Letting Go As A Mother
Photograph by Beabe Thompson, 2014, all rights reserved.
I grew up in a father-less household, three women on their own, for the most part. After having lived through a rather mental barbed wire childhood, I said parenthood was not for me. It wasn’t just that I didn’t want my own offspring, it was that I had no courage or thought no talent for being a good parent.
When I met my second husband, Dan, my mind changed. We had our first son a few years after our marriage. Both of us admitted complete ignorance about what we were doing, although he was the oldest of four with sane parents, and actually had a better idea. I stumbled through his toddler years, watching parenting shows, reading books, talking, talking, talking to my dear husband about what we were doing.All along there was this fear I was getting it so wrong, and that little mistakes were really big ones.There was a miscarriage, then a few years later my last child, another boy came into our world.
I’ve made so many mistakes as a mother, bumbling along being too sharp, too meddling, too inflexible because of my ignorance and inexperience. All this has come to fruition.Eldest is off at college, with a girlfriend I’ve never met. Youngest is going off soon to a faraway college, and my heart’s breaking into a million pieces. I’ve decided eldest is ashamed of me, of our house, something I’ve done, or not done. Youngest is ready to be done with my meddling, but wants some help and money. Come here, go away, Mom. Adulthood is here for them, ringing the doorbell. If I felt better about the job I’d done as a mother, it would be less painful to let them go. A part of me wants to fix the mistakes that can’t be undone, relive the best parts that can’t be relived, be loved and held affectionately by my boys. Letting go of all those things is a hard, hard task.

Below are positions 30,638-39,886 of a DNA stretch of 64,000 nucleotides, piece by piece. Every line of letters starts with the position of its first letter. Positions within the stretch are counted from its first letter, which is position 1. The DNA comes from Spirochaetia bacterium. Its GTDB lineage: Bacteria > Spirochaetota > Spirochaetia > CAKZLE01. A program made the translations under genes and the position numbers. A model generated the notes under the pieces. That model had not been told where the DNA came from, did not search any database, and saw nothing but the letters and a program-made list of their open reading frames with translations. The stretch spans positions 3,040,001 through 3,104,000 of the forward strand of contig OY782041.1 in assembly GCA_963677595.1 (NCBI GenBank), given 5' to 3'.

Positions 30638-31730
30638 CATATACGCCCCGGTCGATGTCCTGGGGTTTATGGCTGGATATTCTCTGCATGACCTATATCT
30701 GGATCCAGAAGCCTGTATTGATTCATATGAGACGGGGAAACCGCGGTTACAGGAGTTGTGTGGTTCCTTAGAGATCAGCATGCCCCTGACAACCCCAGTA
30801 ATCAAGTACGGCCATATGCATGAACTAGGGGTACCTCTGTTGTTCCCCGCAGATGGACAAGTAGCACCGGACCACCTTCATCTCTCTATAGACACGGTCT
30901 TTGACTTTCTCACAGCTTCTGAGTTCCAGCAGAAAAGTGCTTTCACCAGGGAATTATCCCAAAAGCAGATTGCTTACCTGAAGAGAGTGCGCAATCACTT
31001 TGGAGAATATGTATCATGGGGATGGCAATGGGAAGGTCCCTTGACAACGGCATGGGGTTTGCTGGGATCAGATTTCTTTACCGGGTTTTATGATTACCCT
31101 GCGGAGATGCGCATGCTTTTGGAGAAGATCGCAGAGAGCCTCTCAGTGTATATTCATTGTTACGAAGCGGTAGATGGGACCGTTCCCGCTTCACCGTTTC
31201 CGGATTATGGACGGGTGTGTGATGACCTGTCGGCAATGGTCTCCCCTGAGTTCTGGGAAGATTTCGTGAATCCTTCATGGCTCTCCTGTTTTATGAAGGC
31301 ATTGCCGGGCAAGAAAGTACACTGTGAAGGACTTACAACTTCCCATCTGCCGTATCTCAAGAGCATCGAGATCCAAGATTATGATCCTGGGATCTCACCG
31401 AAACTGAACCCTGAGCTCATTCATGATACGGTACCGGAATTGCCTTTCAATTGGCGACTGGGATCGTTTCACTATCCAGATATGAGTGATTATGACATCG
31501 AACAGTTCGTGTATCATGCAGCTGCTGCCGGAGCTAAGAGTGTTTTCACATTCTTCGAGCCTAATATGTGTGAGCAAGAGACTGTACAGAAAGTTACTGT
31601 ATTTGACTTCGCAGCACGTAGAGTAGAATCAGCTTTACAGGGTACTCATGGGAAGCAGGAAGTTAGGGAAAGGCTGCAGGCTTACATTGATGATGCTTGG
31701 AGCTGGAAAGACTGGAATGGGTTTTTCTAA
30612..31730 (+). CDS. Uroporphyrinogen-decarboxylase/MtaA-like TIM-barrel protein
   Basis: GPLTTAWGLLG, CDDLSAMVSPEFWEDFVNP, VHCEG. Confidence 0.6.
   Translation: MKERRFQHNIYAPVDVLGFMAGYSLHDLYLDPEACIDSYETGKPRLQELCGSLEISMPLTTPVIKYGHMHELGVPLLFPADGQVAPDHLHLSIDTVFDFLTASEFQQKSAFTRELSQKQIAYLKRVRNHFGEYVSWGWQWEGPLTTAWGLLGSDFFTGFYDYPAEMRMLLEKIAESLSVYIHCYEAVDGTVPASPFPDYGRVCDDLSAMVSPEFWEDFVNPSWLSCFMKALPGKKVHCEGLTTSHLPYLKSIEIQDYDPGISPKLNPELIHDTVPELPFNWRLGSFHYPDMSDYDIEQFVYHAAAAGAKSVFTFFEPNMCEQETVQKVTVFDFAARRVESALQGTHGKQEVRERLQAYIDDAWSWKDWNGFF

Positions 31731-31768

How we rear our kids sets them up as parents later, and faulty parenting screws up more than one generation. Maybe my sons won’t ever have kids because of me, because of my parenting skills being poor. I hope not.
Time to open my fingers and let go, let go of the strings we mothers use to bind our family together, let go of the expectations that make no sense and only hurt. Those strings stick to my fingers like fine cotton candy, and don’t want to go.